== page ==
A top hat potty bowl is convenient to use with babies 0-12 months old. You can place the top hat potty securely between your legs and hold your baby in a cradle or EC position over the potty. Great for newborns, pottying while nursing, nighttime EC, and travel. You can now preorder The Baby Potty: a biodegradable top hat potty with potty cozy and non-slip band.
I love the look of this old fashioned chamber pot! It is made of steel coated with lead-free enamel. It works well on your lap, for EC with a newborn. Make sure to add a potty cozy, so it's not too cold against your baby's skin.
Toilet Seat Reducers for Elimination Communication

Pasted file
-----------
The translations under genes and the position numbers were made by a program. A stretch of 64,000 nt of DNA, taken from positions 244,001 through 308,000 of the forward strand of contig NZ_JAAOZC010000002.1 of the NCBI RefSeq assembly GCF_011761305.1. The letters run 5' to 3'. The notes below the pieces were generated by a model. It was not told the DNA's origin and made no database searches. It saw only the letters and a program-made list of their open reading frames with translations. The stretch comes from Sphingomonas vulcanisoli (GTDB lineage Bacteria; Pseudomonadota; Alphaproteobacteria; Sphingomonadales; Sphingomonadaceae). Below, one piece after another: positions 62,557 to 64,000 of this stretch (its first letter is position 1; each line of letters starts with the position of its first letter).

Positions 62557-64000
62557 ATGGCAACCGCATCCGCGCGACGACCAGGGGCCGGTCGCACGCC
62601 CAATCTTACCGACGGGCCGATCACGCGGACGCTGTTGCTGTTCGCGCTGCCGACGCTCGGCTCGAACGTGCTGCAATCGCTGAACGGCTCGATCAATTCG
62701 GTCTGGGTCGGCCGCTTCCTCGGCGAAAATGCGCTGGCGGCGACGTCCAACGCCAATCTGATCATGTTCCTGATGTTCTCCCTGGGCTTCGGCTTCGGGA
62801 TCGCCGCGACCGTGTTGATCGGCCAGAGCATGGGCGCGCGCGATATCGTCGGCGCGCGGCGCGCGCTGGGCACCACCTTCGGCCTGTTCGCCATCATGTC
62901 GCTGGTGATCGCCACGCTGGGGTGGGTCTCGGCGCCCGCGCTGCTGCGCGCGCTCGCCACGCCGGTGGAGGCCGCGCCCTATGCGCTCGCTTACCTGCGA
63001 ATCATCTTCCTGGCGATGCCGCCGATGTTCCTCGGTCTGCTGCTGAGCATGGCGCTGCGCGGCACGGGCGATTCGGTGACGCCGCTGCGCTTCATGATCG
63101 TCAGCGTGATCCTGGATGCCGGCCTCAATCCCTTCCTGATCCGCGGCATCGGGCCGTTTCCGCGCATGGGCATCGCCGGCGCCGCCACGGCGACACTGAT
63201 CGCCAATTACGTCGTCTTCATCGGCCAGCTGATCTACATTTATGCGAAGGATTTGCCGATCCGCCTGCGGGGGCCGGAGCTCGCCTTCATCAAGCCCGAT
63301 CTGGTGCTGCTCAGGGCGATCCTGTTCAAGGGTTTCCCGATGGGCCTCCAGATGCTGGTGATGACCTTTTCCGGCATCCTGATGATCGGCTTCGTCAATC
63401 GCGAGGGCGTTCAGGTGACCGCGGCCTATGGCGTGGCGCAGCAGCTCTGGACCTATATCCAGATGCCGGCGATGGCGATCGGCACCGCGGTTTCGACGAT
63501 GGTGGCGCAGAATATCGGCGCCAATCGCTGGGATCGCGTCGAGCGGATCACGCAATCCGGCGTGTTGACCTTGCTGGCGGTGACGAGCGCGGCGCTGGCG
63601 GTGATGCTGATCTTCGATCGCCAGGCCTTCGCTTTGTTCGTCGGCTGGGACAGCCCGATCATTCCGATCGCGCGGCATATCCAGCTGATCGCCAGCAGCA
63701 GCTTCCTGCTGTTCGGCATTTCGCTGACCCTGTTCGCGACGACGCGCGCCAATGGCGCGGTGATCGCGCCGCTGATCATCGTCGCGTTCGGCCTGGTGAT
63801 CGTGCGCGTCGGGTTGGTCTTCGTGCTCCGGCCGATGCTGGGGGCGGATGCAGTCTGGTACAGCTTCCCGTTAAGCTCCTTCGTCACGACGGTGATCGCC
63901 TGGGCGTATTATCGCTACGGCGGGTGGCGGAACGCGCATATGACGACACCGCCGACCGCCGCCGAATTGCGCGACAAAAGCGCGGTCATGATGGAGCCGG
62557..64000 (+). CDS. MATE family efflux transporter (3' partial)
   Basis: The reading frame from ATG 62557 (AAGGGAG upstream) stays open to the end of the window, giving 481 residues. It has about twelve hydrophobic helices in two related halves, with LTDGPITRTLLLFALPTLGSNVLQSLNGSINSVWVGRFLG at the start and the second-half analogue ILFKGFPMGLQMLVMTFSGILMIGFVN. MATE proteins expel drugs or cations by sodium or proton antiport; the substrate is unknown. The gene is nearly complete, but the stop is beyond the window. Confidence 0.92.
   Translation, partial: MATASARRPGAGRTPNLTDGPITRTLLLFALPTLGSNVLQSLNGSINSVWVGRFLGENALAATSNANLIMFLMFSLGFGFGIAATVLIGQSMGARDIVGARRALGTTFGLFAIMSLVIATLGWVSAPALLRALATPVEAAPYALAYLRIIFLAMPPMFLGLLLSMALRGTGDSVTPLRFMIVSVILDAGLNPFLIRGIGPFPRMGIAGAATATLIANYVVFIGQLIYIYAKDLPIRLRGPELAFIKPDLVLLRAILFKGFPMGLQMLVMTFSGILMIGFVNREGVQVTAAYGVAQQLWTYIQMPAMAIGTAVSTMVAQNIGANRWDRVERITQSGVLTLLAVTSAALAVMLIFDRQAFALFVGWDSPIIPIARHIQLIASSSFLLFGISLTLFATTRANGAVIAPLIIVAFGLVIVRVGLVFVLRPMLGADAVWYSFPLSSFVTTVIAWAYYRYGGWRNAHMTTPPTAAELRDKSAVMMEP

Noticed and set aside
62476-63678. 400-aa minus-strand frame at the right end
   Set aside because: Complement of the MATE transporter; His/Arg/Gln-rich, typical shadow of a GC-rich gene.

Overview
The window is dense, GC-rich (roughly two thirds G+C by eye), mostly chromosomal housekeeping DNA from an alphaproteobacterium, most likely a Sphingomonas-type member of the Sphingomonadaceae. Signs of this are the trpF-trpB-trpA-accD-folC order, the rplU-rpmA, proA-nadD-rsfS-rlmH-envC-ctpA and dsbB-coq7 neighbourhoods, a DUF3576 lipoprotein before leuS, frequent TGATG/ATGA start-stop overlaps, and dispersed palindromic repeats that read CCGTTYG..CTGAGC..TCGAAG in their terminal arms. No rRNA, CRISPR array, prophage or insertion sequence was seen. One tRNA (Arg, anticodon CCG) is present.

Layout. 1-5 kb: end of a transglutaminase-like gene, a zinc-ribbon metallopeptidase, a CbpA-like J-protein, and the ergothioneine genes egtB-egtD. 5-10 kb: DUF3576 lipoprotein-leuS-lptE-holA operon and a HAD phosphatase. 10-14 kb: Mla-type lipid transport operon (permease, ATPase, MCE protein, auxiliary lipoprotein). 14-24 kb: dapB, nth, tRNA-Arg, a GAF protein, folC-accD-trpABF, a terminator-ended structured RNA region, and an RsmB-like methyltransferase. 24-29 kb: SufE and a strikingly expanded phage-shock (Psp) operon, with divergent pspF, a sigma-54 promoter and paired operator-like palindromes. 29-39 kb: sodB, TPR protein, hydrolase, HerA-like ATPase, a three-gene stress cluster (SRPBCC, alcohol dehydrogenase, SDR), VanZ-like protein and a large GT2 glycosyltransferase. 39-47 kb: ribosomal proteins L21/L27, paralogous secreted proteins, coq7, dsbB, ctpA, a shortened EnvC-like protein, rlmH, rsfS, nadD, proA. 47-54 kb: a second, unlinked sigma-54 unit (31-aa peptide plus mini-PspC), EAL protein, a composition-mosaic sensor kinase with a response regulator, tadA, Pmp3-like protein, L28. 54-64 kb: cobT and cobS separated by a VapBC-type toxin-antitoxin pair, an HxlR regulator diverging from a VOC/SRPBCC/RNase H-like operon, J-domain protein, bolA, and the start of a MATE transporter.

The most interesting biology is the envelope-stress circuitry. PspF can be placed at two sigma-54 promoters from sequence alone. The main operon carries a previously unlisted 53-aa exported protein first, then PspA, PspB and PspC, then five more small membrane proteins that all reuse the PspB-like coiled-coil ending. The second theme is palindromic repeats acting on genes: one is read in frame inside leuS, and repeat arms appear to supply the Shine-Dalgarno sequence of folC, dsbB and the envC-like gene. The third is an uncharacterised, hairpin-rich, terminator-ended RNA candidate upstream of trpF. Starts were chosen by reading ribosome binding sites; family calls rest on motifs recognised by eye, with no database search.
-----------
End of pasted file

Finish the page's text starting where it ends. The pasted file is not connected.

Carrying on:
Once your baby has head control and is sitting up, it is nice to add a toilet seat reducer as an option. Babies go through many phases on their toilet learning journeys. Sometimes they prefer sitting on a small potty, and sometimes they will just crawl or walk away. A toilet seat reducer is a nice option to keep your baby focused and on the potty.
We started using the Prince Lionheart Weepod Basix when my son was about 6-months-old. It's nice and soft and positioned him in somewhat of a squatting position. The only draw back is that he would pull up on the front of it, and it eventually broke in half. Also, it does not attach to the toilet seat, and requires constant supervision.
For toddlers who are moving towards potty independence, I recommend installing a built-in child toilet seat that is securely attached to the adult toilet seat. Pairing it with a step stool can allow your toddler to climb up and use the toilet "all by myslef!". Since these do not have much of a splash guard, it helps to teach your child to lean forward while peeing.